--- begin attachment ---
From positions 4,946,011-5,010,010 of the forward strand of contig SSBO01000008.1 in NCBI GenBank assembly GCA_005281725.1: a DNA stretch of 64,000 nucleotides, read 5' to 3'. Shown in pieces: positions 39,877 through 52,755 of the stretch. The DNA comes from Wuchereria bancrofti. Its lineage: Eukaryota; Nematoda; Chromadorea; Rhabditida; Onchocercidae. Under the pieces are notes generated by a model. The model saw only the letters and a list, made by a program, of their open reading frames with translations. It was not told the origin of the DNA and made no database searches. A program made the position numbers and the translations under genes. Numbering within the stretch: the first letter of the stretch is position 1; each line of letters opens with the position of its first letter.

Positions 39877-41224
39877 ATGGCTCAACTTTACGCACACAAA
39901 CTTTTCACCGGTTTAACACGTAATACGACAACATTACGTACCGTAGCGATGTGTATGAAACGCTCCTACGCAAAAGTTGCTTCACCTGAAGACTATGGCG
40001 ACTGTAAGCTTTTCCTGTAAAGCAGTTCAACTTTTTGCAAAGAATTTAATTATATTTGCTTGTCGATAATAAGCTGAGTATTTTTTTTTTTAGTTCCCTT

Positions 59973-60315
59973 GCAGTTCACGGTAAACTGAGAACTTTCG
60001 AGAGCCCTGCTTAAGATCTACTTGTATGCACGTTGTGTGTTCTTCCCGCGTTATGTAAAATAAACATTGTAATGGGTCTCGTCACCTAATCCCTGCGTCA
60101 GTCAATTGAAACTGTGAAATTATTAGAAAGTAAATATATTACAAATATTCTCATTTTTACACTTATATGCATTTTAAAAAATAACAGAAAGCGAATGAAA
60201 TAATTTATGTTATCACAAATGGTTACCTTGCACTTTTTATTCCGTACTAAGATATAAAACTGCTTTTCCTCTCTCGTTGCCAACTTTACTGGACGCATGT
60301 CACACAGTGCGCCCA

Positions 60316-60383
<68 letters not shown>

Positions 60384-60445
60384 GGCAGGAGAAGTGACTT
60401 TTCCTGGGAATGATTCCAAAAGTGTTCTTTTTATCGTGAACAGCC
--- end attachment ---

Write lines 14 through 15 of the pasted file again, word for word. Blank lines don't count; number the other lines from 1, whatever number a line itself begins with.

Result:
Positions 60384-60445
60384 GGCAGGAGAAGTGACTT